BORREGO SPRINGS, California — While the vast majority of Land Cruisers sold in the United States will never see more challenging roads than when spring rains wash mud across their commuting route, the owners are driving one of the most capable off-road vehicles sold today.
Just look in the background in any CNN broadcast. If it takes place in a rough or inhospitable part of the world, there are bound to be Land Cruisers in the picture. You may not recognize them, since Toyota has used the name for everything from short-wheelbase, two-door vehicles to large pickups. But it’s a Land Cruiser nonetheless.
For more than 40 years, the Toyota Land Cruiser has earned a reputation as a rugged, full-size all-terrain vehicle. Toyota began selling the Cruiser in the U.S. in 1957, making it the single longest selling nameplate in the Toyota lineup. Land Cruiser is sold in more than 180 countries throughout the world, with more than 210,000 sold in the United States alone — the vehicle's top market.
Ragtag to riches
The Land Cruiser has progressed over the years from an economy off-road vehicle to a pricey Rodeo Drive cruiser. And again this year, the newest Land Cruiser is larger, heavier and substantially more powerful than its predecessor. Despite this, Land Cruiser delivers improved fuel efficiency, lower emissions and considerably quicker, more responsive acceleration.
An all-new 4.7-liter 32-valve DOHC V-8 engine powers Land Cruiser, with a full-time, two-speed four-wheel-drive system linked to a four-speed automatic overdrive transmission. It offers more power than the gutsy six it replaced and was more needed to provide smoothness than oomph.
The Cruiser's interior also underwent a complete transformation, with special emphasis on comfort, roominess, utility and luxury appointment. The interior length and width were increased considerably for improved passenger comfort and cargo storage. Front-seat travel was increased by nearly 2 inches and rear legroom by nearly 3 inches.
Toyota offers standard dual airbag Supplemental Restraint Systems (SRS), three-point height-adjustable front seat belts and ALR/ELR (Automatic Locking Retractor/Emergency Locking Retractor) seat belts in all outboard passenger seating positions on the Land Cruiser. Its extensive standard equipment list extends to include an adjustable steering wheel; power adjustable front seats; power windows, door locks and heated outside mirrors; air conditioning; three-in-one AM/FM/cassette/CD stereo sound system; 16-inch aluminum alloy wheels; cruise control; and an engine immobilizer security system.
For 1999, Cruiser adds an optional rear automatic climate-control system for greater passenger comfort. Land Cruiser options include alloy wheels, power tilt-and-slide moonroof, third-seat package (bringing total seating capacity up to seven), leather seating surfaces (which includes the third seat package), rear differential lock, and a Premium three-in-one ETR/cassette/CD player with programmable equalization.
Soft seats, but a tough truck
Underneath that lavish interior package, the Land Cruiser's suspension is built to survive both the rigors of off-road use and the potholes on the expressway. Significant strengthening and reduced flex of its new chassis design improves both highway and off-road ride quality, aided by a new independent torsion-bar front suspension and a rear suspension with coil springs and a stabilizer bar.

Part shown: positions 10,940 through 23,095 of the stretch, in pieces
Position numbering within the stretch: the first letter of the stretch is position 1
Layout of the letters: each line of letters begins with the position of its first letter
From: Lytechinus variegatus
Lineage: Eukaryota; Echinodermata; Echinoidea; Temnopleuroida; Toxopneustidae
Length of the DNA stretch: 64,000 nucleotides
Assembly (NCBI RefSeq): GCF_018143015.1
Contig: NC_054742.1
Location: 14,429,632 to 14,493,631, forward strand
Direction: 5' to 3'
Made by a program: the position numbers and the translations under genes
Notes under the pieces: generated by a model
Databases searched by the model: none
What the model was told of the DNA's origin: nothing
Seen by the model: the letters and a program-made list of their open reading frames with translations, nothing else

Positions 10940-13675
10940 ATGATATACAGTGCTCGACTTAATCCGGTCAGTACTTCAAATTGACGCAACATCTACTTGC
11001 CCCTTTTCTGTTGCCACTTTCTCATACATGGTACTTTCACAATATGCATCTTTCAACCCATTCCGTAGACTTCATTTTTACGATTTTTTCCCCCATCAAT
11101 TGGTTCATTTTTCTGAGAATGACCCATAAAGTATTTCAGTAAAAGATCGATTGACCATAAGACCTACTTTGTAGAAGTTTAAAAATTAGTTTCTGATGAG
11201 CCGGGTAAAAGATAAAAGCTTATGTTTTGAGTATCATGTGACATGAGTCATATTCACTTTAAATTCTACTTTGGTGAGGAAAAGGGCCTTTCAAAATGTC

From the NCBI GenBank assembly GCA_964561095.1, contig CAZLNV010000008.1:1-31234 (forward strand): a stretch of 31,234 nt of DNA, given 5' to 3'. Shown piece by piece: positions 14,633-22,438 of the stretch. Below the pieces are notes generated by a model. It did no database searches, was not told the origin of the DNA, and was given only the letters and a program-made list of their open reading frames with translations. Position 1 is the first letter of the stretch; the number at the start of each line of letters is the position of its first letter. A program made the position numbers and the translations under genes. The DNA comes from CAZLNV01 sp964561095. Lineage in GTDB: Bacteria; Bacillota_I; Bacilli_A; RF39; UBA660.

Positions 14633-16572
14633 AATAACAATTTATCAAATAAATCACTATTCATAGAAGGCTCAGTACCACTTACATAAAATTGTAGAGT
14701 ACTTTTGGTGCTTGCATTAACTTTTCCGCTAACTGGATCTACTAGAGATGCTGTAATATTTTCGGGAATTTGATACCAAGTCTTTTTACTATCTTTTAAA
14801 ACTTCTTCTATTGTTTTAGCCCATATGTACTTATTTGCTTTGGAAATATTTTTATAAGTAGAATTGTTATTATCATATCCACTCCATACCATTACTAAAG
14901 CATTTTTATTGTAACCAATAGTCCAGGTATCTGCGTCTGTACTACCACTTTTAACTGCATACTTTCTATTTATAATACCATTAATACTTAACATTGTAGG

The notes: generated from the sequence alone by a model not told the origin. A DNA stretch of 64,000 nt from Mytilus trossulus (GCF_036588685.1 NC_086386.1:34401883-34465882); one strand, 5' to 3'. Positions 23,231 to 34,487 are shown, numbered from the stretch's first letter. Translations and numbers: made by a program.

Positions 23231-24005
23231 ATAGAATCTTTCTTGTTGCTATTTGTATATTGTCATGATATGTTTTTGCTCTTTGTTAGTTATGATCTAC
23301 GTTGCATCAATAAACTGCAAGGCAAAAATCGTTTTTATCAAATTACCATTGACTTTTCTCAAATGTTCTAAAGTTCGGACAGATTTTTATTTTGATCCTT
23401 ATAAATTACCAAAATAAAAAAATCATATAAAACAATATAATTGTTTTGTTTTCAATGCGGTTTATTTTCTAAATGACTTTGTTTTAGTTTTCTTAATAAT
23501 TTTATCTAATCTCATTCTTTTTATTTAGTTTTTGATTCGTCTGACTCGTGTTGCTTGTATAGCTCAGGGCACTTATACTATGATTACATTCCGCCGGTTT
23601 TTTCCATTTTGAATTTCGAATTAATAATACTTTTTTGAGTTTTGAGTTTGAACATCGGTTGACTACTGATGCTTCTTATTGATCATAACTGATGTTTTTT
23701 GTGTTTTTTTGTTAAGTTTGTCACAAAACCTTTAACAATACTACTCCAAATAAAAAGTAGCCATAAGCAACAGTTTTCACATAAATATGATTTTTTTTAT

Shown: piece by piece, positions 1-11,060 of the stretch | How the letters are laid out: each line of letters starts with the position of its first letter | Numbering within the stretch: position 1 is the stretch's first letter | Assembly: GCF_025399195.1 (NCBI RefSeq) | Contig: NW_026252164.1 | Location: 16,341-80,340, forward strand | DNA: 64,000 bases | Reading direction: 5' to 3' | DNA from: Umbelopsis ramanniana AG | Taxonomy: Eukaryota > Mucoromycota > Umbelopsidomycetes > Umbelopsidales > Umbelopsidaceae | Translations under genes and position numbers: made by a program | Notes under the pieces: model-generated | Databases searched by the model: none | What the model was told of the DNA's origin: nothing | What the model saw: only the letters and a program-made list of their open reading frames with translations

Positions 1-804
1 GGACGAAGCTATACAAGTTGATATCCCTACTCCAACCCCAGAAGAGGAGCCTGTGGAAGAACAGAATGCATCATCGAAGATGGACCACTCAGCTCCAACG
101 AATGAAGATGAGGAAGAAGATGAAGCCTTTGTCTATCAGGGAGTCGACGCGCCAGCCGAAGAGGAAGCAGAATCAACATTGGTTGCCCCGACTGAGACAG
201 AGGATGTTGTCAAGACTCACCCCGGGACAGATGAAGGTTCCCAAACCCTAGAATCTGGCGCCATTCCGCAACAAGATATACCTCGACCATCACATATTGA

Equally impressive is the Cruiser's ABS system, which is operational even in low-range 4WD while the center differential is locked. The system is designed to enhance off-road braking performance, allowing ABS control on poor traction surfaces, while avoiding early activation on steep slopes. It does so by determining road conditions according to changes in vehicle acceleration and road roughness. As road roughness increases, ABS influence will decrease. The system also will determine the slope of the road. As the slope increases, ABS influence decreases.
All Land Cruisers are equipped with a four-speed electronically controlled transmission that uses an integrated second-gear start feature for use on soft or slippery surfaces. This is mated to a sophisticated full-time all-wheel-drive system with low-range 4WD.
Most four-wheel drive SUVs sold in the U.S. are equipped with conventional differentials that allow opposing wheels on an axle to turn independent of one another. If one wheel loses traction, the conventional differential will transfer all torque to that wheel, while the opposing wheel, receiving essentially no torque, is rendered useless.
In contrast, the Land Cruiser's system allows the driver to lock the rear differential. The Land Cruiser's optional locking-differential system is designed for use in extreme, poor-traction situations at low vehicle speeds and can only be engaged when the transfer case is shifted into low range. Once low range is selected, the center differential automatically locks, ensuring equal torque biasing between front and rear axles. With rear differentials switched to the locked position, both axles are driven in unison, with equal torque distribution.
How good is the Cruiser’s off-road ability? While in the California desert area we navigated dry washes, sand hills and arroyos. We enjoyed a high-speed drive across rough desert chauffeured by champion driver Ivan Stewart. One of our peers tried for a special camera perspective and wound up with a Cruiser perched on a crumbling ridge at an angle that would have rolled most urban intended sport-utes. Using the skill that he is famous for, Ivan drove it down the steep slope … don't try this at home, folks!
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